## What is Quantum proof Encryption

Quantum proof encryption refers to cryptographic methods that are resistant to attacks by quantum computers. These methods use mathematical problems that are believed to be hard for a quantum computer to solve, such as the learning with errors (LWE) problem, in order to secure communications. While current computers would take many years to crack these codes, a quantum computer would be able to do it in a matter of seconds. The most notable of these is the Post-Quantum Cryptography (PQC) standard.

## Post-Quantum Cryptography (PQC) standard.

Post-Quantum Cryptography (PQC) is a type of encryption that is resistant to attacks by quantum computers. The goal of PQC is to provide a secure means of communication that will remain secure even if and when large-scale quantum computers are built. PQC is based on mathematical problems that are believed to be hard for quantum computers to solve, such as the learning with errors (LWE) problem and the lattice-based problems. PQC standards are being developed by organizations such as the National Institute of Standards and Technology (NIST) to ensure that they are secure and efficient.

## learning with errors (LWE) problem

The learning with errors (LWE) problem is a mathematical problem that is used in post-quantum cryptography as the basis for encryption schemes. It is believed to be hard for a quantum computer to solve, making it a suitable candidate for use in quantum-resistant encryption.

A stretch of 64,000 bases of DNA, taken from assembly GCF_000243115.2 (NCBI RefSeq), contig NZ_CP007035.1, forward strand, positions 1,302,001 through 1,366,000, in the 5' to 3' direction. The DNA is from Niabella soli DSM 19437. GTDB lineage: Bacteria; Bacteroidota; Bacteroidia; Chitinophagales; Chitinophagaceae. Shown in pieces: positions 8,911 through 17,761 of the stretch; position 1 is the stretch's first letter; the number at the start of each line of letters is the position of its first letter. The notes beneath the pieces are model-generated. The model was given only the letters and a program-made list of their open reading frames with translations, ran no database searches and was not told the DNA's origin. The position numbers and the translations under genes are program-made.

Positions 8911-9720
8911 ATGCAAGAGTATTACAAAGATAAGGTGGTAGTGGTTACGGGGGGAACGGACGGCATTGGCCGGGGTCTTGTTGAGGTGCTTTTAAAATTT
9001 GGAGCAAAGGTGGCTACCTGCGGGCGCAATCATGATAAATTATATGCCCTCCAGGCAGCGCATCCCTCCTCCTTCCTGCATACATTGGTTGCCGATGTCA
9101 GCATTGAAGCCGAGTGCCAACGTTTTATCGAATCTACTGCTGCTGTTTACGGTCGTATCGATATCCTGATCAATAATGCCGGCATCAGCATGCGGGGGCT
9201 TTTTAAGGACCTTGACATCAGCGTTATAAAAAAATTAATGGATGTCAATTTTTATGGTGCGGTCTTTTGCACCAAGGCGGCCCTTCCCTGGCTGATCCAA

In the LWE problem, a secret vector is chosen at random, and a set of noisy linear equations are generated based on the secret vector and a publicly known matrix. The goal is to recover the secret vector from the noisy linear equations. It is widely believed that solving the LWE problem is computationally infeasible for a quantum computer, making it a suitable candidate for use in post-quantum cryptography.

Many cryptographic schemes such as the Ring-LWE, the RLWE-based key exchange, the LWE-based encryption are based on LWE problem which are believed to be secure against quantum computers.

## Ring-LWE

Ring-LWE (Learning with Errors over Rings) is a variation of the LWE problem that uses polynomials over a finite ring, rather than vectors over a field. It is used as a basis for various cryptographic schemes, such as key exchange, digital signature and encryption.

In the Ring-LWE problem, a secret polynomial is chosen at random, and a set of noisy polynomial equations are generated based on the secret polynomial and a publicly known matrix. The goal is to recover the secret polynomial from the noisy equations. Ring-LWE is considered to be a hard problem for a quantum computer to solve, making it a suitable candidate for use in post-quantum cryptography.

Some of the notable implementation of Ring-LWE are the NewHope, the Kyber and the Frodo, which are considered to be secure and efficient.

## Examples where Quantum proof Encryption is being used

Quantum proof encryption is not yet widely used in practice, as large-scale quantum computers capable of breaking current encryption methods do not yet exist. However, organizations and governments are beginning to prepare for the eventual arrival of quantum computers by researching and developing quantum-resistant encryption methods.

One example of where quantum proof encryption is being used is in the development of new cryptographic standards by organizations such as the National Institute of Standards and Technology (NIST). NIST is currently running a competition to select new post-quantum cryptographic algorithms that can be used to protect sensitive information.

Another example is the use of quantum proof encryption in communication networks like 5G networks. The 5G standard includes support for quantum-safe key exchange to ensure the security of 5G communications even against the potential threats of a quantum computer.

In the future, it is likely that quantum-resistant encryption will be used in a wide range of applications, including secure communication, digital signatures, and secure storage of sensitive data.